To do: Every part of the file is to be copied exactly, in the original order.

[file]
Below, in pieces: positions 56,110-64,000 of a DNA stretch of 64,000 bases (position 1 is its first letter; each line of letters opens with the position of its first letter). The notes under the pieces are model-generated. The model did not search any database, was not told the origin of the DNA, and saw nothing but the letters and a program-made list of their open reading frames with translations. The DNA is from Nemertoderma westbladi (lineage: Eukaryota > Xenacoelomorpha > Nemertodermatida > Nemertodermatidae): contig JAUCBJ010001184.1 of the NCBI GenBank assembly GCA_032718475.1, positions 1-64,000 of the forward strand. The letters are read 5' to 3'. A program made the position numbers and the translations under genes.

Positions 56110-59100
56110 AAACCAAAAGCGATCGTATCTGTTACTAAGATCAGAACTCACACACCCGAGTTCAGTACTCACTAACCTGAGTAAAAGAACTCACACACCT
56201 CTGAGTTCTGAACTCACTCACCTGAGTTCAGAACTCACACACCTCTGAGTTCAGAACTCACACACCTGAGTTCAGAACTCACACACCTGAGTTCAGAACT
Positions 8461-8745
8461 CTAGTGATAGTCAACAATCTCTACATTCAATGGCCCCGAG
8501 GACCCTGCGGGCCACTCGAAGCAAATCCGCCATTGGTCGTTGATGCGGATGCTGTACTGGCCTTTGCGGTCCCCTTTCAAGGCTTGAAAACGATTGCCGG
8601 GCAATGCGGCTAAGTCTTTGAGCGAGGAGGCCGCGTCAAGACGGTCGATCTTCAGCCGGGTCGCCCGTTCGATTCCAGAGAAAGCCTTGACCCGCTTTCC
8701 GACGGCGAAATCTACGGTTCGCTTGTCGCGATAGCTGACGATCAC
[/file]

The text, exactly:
Below, in pieces: positions 56,110-64,000 of a DNA stretch of 64,000 bases (position 1 is its first letter; each line of letters opens with the position of its first letter). The notes under the pieces are model-generated. The model did not search any database, was not told the origin of the DNA, and saw nothing but the letters and a program-made list of their open reading frames with translations. The DNA is from Nemertoderma westbladi (lineage: Eukaryota > Xenacoelomorpha > Nemertodermatida > Nemertodermatidae): contig JAUCBJ010001184.1 of the NCBI GenBank assembly GCA_032718475.1, positions 1-64,000 of the forward strand. The letters are read 5' to 3'. A program made the position numbers and the translations under genes.

Positions 56110-59100
56110 AAACCAAAAGCGATCGTATCTGTTACTAAGATCAGAACTCACACACCCGAGTTCAGTACTCACTAACCTGAGTAAAAGAACTCACACACCT
56201 CTGAGTTCTGAACTCACTCACCTGAGTTCAGAACTCACACACCTCTGAGTTCAGAACTCACACACCTGAGTTCAGAACTCACACACCTGAGTTCAGAACT
Positions 8461-8745
8461 CTAGTGATAGTCAACAATCTCTACATTCAATGGCCCCGAG
8501 GACCCTGCGGGCCACTCGAAGCAAATCCGCCATTGGTCGTTGATGCGGATGCTGTACTGGCCTTTGCGGTCCCCTTTCAAGGCTTGAAAACGATTGCCGG
8601 GCAATGCGGCTAAGTCTTTGAGCGAGGAGGCCGCGTCAAGACGGTCGATCTTCAGCCGGGTCGCCCGTTCGATTCCAGAGAAAGCCTTGACCCGCTTTCC
8701 GACGGCGAAATCTACGGTTCGCTTGTCGCGATAGCTGACGATCAC